I'm using Ubuntu 14.04. I originally wanted auto-connect VPN upon login, but after much trial and error and connection issues it looks like my network manager is corrupt.

When I try to connect Wifi by clicking Network Indicator -> VPN Connections -> (My VPN) I got no acknowledgment from the GUI that it could not connect.

When I did tail /var/log/syslog, I got:

Aug 25 19:59:01 NetworkManager[1041]: <warn> nl_recvmsgs() error: (-33) Dump inconsistency detected, interrupted
Aug 25 20:00:07  NetworkManager[1041]: <info> Starting VPN service 'openvpn'...
Aug 25 20:00:07 NetworkManager[1041]: <info> VPN service 'openvpn' started (org.freedesktop.NetworkManager.openvpn), PID 3544
Aug 25 20:00:07 NetworkManager[1041]: <info> VPN service 'openvpn' appeared; activating connections
Aug 25 20:00:07 NetworkManager[1041]: <error> [1408993207.745279] [nm-vpn-connection.c:1374] get_secrets_cb(): Failed to request VPN secrets #2: (6) No agents were available for this request.
Aug 25 20:00:07 NetworkManager[1041]: <info> Policy set 'MY WIFI CONN' (wlan0) as default for IPv4 routing and DNS.
Aug 25 20:00:13 NetworkManager[1041]: <info> VPN service 'openvpn' disappeared
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    Any trustworthy solutions for this issue, I am experiencing the same? – neowinian Dec 3 '14 at 9:48
  • Not posting as an answer since I'm on a different distro, but... try rebooting. I just encountered the same and after rebooting it worked. – D-side Apr 13 '18 at 14:23

In my case selecting the password option "Store the password for all users" got it working. All other options produce the mentioned error.

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    It's so jokey, but it works for me too. – shgnInc Apr 7 '18 at 5:17
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    Awesome! You save my day. – Aditya Kresna Permana Aug 12 '19 at 8:34

I just had the same issue and Plant Maven's answer was correct.

Instead of deleting the config files in /etc/NetworkManager/system-connections/ I moved them to another folder, so I could compare.

The only difference between the old config file and the new one is in a VPN connection I just re-created from scratch and it's the UUID.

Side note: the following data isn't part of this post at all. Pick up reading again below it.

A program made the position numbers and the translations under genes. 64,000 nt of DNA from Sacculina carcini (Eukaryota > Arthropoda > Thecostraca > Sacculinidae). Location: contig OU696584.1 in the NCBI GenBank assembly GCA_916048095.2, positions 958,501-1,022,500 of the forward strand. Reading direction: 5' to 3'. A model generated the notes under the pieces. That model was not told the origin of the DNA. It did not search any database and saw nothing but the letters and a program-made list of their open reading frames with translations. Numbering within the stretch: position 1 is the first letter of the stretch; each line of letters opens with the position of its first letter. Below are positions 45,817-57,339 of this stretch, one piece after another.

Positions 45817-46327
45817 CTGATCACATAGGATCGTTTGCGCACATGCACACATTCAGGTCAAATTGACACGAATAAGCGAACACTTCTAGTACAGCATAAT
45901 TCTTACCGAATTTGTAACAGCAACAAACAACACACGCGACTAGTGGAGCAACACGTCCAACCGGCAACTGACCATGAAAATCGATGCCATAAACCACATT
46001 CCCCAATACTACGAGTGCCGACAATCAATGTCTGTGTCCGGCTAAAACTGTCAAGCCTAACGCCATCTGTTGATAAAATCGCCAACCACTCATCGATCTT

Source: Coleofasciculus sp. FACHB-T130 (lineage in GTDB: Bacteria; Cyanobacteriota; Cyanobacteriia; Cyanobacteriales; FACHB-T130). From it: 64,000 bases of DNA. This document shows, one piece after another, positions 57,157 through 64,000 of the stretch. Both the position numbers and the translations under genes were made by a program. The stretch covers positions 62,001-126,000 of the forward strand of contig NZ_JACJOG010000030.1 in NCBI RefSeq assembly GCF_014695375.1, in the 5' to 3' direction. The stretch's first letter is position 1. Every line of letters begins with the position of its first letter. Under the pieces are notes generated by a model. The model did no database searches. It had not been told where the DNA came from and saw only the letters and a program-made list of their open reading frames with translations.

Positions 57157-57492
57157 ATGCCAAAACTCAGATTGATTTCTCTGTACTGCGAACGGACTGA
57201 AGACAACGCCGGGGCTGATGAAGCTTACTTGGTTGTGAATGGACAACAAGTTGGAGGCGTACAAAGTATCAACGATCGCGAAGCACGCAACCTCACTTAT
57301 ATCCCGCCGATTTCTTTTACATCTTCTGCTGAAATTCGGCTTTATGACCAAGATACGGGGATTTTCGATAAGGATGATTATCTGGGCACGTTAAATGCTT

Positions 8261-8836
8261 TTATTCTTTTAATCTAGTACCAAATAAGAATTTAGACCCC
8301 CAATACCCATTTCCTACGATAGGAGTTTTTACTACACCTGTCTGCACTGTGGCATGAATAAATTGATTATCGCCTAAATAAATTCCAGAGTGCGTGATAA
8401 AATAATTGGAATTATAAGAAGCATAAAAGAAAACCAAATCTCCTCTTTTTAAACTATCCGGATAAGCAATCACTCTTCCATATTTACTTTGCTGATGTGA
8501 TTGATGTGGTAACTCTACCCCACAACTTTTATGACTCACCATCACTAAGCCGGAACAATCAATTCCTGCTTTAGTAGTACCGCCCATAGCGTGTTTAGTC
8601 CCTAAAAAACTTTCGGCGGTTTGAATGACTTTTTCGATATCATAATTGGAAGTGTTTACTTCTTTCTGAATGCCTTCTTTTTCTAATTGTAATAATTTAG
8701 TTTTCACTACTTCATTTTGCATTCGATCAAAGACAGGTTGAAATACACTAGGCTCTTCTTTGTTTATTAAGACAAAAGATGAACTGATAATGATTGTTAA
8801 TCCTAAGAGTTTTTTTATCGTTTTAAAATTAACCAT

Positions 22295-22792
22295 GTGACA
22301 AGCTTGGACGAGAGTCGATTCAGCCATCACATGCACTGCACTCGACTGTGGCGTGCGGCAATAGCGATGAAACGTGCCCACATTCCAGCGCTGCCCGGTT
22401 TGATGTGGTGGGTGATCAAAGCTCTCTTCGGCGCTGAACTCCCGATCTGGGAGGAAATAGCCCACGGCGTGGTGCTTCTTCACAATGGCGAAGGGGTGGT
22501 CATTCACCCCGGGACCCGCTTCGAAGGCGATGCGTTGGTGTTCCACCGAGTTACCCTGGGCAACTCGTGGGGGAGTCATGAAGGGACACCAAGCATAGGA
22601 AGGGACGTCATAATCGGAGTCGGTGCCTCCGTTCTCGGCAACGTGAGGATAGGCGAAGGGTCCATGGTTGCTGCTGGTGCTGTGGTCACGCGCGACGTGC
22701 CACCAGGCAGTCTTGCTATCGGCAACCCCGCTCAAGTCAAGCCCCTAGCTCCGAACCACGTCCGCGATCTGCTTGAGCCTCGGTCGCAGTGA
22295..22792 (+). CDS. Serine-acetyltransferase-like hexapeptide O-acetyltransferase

No idea why the old file wouldn't work. I suspect it's something related to the keyring.

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I just rm'd all files in /etc/NetworkManager/system-connections/ and restarted Ubuntu 14.04. Problem solved. I know it was the last software update because I updated and shutdown. The next time I started up Ubuntu, the network kept dropping connection.

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sudo apt-get install --reinstall network-manager

After running this command , I tried connecting to the vpn service, I was thankfully once again prompted for my vpn password and able to connect to the service.

After some weeks, I still have issues sometimes. When I log out and log in it resolves itself most of the time. I am using WICD network manager also now, due to sometimes wifi stops working altogether !

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Please observe that the gnome Network Manager has changed and now when you edit connections you have a symbol to the right in the Password field that indicates how the password should be handled, "Store password only for this user", "Store the password for all users", Ask for this password every time and password is not required. You need to select "Ask for password every time" if you want the password question the second time This confused me a bit....

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  • Nevermind, it stopped working and now I can't get my VPN to connect. – DavidW Nov 2 '17 at 22:22

I tried moving/deleting the connections in /etc/NetworkManager/system-connections/, choosing the option "Store the password for all users" and "The password is not required" (for my VPN, it isn't), reinstalling network-manager, restarting Ubuntu, .. None of these worked.

My connections worked, but only periodically. I only tried through the openvpn command a few times, but it worked flawlessly.

To fix it, edit the connection and click

Advanced -> tick Accept authenticated packets from any address (Float)

then save your connection. This was the only thing that worked for me.

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I too had this error although I encountered it after a week of flawless OpenVPN usage. I found an obscure idea to restart the dbus service in Ubuntu.

    sudo service dbus restart

It might be wise to concat another command to this command to restart your GUI since a power button reboot was necessary for me after I executed this command

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check this out maybe you should purge network manager and reinstall the network-manager package you download, or from live cd

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